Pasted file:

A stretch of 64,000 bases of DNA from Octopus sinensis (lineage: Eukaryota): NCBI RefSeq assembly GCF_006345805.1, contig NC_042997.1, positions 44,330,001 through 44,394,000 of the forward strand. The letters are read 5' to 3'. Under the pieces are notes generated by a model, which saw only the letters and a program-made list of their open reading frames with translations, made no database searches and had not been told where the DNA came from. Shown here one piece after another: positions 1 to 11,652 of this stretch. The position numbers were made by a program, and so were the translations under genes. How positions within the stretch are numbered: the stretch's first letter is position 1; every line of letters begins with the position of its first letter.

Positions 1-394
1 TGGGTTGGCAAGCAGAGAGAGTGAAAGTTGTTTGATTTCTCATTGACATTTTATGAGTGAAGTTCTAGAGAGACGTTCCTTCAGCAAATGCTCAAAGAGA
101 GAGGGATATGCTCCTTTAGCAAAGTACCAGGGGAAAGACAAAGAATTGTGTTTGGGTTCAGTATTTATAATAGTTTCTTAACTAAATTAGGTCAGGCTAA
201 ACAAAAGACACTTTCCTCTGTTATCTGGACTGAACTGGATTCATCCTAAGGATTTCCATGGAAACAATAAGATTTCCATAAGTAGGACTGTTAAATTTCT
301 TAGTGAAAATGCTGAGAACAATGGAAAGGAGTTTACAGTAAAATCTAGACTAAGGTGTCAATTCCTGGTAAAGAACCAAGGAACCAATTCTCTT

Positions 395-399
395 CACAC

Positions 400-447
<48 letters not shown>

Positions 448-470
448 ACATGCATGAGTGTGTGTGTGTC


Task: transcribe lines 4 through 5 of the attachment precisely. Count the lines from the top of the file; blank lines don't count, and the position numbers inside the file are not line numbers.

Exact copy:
101 GAGGGATATGCTCCTTTAGCAAAGTACCAGGGGAAAGACAAAGAATTGTGTTTGGGTTCAGTATTTATAATAGTTTCTTAACTAAATTAGGTCAGGCTAA
201 ACAAAAGACACTTTCCTCTGTTATCTGGACTGAACTGGATTCATCCTAAGGATTTCCATGGAAACAATAAGATTTCCATAAGTAGGACTGTTAAATTTCT